Gen. Votel said during his confirmation hearing last month he supported plans to restart a U.S.-led effort to train and equip vetted rebel factions in Syria, a move that could potentially put more U.S. troops on the ground in Syria. The previous effort, overseen by former CENTCOM chief Gen. Lloyd Austin, resulted in approximately 180 U.S.-trained rebels at a cost of millions of dollars to the Pentagon.
More recently Pentagon leaders have weighed the possibility of opening a string of new U.S.-manned “firebases” across Iraq to support Baghdad’s efforts to drive Islamic State fighters out of the country.
Roughly 200 Marines are currently stationed at Firebase Bell, about 50 miles southeast of the Islamic State’s Iraqi capitol of Mosul. Those troops have been supporting Iraqi forces with mortars and heavy artillery since Baghdad’s campaign to retake the city began in March.
“As Iraqi security forces progress toward isolating Mosul, there may be a situation in which there is another base,” Rear. Adm. Andrew Lewis, the vice director for operations, said Wednesday. Adm. Lewis raised the prospect that U.S. advisers could reoccupy former American bases in the country, established during Operation Iraqi Freedom, the U.S.-led invasion that ousted Saddam Hussein.
A successful strategy against Islamic State “includes all of the counterterrorism things [Mr. Obama] is fond of, but it is also more than that,” including the potential increased use of conventional forces, Mr. Fontaine said.
The clandestine, drone-centric strategy in place to battle Islamic State “bumps against the reality of what [Islamic State] actually is,” he added, noting that the same rules to tamp down al Qaeda simply do not apply against Islamic State. “It’s not just a terrorist group, it’s a movement.”
Gen. Votel faces a steep learning curve in his new expanded command, where statecraft skills are just as important as battlefield savvy, according to defense experts.
“He is a door-kicker and he comes at [the mission] from a different direction,” a congressional source with knowledge of current U.S. counterterrorism operations said of Gen. Votel. The four-star general “was a pretty good fit for what SOCOM was going for,” but the political and regional complexities of the Mideast will require a defter approach, the source said.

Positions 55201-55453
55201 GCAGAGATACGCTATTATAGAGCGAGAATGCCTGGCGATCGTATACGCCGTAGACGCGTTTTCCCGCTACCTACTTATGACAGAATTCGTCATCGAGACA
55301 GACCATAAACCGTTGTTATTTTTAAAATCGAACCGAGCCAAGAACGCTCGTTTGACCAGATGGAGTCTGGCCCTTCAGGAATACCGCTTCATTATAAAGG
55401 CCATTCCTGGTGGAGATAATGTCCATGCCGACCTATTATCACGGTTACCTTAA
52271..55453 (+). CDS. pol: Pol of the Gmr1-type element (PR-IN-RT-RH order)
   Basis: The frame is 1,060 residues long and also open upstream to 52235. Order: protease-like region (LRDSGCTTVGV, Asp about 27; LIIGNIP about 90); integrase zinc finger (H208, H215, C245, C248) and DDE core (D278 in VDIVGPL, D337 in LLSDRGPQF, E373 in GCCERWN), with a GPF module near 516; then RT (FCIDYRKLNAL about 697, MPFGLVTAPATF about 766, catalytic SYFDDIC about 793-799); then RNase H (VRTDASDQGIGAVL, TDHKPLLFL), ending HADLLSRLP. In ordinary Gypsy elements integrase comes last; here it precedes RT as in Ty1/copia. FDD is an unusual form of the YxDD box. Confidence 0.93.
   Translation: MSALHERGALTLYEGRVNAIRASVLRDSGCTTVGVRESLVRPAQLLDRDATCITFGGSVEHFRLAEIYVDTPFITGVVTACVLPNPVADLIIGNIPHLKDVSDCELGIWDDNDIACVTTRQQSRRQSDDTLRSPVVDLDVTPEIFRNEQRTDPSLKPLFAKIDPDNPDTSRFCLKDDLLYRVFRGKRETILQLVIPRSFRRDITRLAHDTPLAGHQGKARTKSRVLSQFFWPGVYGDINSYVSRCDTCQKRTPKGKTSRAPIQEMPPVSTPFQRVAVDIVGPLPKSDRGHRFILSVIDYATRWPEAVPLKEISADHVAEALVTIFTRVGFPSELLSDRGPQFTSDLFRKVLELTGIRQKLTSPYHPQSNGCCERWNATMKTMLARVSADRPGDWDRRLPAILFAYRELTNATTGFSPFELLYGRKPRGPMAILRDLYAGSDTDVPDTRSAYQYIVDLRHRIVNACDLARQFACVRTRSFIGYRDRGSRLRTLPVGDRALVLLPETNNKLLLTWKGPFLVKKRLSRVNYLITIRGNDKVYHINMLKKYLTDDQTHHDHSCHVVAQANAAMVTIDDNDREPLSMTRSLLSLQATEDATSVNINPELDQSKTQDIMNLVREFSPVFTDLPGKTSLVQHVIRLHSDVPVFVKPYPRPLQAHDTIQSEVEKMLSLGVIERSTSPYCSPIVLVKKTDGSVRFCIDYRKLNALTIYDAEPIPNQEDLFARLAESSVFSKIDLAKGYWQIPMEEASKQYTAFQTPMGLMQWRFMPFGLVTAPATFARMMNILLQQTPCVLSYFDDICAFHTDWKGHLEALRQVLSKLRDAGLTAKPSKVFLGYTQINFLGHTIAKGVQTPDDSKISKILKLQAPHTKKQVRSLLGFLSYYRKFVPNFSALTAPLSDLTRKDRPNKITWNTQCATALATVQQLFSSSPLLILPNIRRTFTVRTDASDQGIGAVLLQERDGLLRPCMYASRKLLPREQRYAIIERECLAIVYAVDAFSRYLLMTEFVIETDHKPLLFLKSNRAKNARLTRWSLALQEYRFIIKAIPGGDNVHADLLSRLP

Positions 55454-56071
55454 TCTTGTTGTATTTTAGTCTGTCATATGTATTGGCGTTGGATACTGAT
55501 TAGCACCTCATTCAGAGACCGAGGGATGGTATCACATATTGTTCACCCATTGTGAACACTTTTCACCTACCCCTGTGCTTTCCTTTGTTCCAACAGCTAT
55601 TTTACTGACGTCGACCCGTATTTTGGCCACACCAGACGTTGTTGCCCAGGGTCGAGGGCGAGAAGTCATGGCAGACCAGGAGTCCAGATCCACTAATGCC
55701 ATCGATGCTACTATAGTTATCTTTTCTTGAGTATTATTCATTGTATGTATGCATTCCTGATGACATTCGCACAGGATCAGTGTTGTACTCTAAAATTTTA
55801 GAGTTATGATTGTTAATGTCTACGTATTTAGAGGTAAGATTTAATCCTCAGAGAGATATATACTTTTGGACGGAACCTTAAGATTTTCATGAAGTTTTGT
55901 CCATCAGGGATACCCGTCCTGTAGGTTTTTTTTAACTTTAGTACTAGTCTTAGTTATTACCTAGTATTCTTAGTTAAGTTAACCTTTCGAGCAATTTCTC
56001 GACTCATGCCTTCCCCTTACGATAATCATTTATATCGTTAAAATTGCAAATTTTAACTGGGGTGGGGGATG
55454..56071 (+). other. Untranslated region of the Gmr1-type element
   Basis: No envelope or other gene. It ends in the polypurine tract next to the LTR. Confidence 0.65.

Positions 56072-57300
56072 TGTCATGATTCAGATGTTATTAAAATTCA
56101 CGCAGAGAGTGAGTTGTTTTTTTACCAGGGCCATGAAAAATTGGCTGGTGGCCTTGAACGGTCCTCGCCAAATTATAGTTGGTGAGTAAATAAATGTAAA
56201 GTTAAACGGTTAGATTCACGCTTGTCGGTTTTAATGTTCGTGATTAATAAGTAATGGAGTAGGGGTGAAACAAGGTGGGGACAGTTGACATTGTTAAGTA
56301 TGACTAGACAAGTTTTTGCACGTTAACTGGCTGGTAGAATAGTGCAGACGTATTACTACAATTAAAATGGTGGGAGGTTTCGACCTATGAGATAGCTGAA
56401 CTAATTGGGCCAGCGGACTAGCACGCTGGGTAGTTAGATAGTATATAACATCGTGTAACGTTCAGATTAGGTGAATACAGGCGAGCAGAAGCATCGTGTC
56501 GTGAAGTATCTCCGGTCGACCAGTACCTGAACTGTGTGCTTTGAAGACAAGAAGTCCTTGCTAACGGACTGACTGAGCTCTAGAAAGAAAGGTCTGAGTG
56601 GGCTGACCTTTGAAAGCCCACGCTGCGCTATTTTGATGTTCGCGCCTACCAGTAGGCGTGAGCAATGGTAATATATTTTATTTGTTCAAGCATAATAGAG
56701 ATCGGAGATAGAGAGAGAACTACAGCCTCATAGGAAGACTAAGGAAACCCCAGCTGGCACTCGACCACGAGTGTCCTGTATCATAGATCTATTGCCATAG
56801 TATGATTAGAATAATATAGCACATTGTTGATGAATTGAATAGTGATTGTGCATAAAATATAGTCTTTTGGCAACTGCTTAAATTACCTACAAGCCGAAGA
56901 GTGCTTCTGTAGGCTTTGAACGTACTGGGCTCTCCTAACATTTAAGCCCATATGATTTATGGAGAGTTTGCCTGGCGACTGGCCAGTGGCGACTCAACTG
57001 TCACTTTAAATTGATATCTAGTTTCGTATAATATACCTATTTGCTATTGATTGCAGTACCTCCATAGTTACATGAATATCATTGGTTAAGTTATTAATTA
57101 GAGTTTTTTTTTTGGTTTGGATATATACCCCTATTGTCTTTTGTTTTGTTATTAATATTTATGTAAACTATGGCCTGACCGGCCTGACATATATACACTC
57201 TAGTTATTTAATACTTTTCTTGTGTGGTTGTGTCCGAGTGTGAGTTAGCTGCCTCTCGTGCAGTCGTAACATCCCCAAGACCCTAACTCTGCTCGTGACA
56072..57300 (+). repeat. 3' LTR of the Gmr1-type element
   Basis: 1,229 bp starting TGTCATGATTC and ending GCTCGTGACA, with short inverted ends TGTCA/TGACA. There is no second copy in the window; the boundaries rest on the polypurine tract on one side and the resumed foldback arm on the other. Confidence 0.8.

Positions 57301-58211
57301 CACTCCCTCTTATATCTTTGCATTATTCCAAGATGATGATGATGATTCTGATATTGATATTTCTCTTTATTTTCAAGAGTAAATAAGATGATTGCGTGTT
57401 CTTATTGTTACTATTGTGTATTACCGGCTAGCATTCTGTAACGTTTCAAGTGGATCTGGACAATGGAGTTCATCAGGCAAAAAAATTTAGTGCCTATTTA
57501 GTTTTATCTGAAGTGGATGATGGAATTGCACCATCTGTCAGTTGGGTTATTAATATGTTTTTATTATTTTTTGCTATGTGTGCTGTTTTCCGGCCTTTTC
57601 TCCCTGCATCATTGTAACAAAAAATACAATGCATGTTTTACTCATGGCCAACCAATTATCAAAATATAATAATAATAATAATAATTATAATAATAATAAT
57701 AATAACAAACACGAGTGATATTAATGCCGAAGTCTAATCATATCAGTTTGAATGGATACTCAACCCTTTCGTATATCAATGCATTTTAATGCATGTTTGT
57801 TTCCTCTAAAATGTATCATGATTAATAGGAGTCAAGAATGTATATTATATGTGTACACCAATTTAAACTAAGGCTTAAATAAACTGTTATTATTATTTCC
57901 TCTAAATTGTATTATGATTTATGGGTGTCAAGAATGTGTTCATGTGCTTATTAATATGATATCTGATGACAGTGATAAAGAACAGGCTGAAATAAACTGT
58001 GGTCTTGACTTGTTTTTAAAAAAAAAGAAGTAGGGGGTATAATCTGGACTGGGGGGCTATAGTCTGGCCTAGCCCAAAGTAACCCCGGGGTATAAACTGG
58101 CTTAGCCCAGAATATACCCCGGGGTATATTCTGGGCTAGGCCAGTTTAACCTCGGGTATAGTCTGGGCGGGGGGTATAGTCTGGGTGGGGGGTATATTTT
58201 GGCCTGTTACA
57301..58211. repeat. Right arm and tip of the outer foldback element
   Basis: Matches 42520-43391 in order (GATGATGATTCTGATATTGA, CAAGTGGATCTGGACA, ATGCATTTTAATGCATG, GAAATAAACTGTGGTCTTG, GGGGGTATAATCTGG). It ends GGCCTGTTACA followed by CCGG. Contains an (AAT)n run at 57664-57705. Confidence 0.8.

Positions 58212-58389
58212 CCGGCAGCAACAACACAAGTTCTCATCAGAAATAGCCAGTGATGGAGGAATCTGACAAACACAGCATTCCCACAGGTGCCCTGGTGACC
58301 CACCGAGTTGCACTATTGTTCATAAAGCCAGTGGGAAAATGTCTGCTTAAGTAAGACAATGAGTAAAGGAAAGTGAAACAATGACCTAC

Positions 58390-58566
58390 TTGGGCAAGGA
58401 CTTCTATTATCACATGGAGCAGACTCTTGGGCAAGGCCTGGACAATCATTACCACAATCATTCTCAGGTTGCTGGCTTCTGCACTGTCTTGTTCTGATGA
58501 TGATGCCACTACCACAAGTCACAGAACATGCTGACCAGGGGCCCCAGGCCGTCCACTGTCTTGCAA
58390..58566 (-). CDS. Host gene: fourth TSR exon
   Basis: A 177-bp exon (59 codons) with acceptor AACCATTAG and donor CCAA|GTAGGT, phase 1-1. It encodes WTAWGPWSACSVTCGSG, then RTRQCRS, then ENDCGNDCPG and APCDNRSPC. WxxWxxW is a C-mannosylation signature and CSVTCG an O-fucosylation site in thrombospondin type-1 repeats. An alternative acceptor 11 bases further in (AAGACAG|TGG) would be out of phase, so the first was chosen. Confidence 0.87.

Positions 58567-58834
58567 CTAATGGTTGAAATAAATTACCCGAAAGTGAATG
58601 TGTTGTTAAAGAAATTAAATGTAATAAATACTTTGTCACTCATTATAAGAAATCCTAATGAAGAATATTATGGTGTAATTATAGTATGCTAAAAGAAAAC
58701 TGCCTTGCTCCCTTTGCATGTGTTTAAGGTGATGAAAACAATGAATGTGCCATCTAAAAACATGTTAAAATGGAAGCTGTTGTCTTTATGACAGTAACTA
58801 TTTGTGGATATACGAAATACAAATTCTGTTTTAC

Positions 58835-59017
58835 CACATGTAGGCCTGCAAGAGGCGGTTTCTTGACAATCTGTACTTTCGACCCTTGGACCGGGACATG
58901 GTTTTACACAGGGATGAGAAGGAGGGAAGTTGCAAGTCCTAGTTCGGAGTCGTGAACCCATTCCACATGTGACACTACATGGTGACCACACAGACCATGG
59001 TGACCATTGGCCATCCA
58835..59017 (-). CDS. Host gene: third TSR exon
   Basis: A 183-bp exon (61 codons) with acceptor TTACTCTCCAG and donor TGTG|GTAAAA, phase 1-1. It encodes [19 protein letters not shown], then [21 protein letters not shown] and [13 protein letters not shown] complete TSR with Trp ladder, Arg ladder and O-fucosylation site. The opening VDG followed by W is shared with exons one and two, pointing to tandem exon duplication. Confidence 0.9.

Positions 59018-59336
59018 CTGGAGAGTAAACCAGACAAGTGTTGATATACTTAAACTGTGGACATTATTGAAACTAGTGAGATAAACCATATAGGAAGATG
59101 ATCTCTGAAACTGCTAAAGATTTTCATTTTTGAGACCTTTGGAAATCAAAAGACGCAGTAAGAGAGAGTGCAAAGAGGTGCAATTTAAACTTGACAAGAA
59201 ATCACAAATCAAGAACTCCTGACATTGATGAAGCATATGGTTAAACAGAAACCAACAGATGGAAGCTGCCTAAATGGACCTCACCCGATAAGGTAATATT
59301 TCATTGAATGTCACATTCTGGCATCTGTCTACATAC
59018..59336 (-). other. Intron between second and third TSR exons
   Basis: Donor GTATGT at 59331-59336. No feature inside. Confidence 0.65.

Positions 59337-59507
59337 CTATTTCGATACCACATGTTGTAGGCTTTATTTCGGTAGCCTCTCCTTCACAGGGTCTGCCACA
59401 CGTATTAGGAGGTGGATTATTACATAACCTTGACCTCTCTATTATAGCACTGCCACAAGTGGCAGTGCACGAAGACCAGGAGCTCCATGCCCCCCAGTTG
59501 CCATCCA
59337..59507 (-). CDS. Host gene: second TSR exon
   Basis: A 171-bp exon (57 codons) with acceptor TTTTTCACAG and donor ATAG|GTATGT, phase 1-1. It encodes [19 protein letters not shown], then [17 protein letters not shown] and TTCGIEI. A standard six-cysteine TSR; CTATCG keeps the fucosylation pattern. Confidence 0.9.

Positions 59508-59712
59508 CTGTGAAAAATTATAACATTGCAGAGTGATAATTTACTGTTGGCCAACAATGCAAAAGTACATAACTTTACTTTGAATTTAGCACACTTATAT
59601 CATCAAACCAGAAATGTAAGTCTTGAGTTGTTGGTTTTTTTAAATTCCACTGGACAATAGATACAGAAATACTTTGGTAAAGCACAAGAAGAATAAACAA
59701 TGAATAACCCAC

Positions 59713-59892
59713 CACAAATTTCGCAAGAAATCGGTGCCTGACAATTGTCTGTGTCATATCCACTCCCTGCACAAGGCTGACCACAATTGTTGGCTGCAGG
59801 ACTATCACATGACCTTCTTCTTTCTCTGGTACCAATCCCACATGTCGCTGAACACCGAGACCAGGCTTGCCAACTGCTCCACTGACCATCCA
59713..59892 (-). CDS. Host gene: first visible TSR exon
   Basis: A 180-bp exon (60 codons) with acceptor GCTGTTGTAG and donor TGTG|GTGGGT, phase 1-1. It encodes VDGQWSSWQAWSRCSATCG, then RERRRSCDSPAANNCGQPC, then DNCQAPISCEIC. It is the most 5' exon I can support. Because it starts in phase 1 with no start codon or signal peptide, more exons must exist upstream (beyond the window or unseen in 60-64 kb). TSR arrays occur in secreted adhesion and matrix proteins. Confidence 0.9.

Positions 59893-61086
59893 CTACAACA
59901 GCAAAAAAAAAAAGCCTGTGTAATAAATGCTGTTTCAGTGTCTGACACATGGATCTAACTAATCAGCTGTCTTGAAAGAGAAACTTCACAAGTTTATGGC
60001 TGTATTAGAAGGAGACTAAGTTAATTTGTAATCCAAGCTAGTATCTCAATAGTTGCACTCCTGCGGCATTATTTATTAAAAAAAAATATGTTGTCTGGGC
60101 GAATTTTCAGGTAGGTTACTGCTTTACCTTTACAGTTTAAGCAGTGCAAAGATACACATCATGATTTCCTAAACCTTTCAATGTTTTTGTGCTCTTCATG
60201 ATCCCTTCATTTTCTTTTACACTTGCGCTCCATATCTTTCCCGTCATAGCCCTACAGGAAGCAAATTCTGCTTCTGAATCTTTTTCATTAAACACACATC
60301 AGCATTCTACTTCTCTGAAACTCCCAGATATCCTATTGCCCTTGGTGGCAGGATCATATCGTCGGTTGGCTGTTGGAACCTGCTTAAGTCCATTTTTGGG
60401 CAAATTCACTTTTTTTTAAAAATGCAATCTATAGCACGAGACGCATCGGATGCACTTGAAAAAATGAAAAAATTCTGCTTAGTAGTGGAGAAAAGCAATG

The Obama White House has repeatedly come under fire for what critics say is its secretive and heavy-handed reliance on drone operations as part of its overall counterterrorism strategy.
Human rights and civil liberties groups have lambasted the White House for the scores of civilians injured or killed during such strikes. Critics have also accused the White House of alienating potential allies in the region by conducting unilateral strikes within the borders of sovereign countries.
Being able to revitalize and cultivate those regional partnerships, and dealing with the blowback from the drone and kill/capture program, will fall on Gen. Votel’s shoulders as the new face of U.S. military policy in the Mideast.
CENTCOM commanders “have this diplomatic role which you don’t deal with when you are operating in the black,” Mieke Eoyang, head of the national security program at the Washington, D.C.-based think tank Third Way, told Defense News last month.
“That’s going to be very different than what he’s done before,” she added.
• Dave Boyer contributed to this report.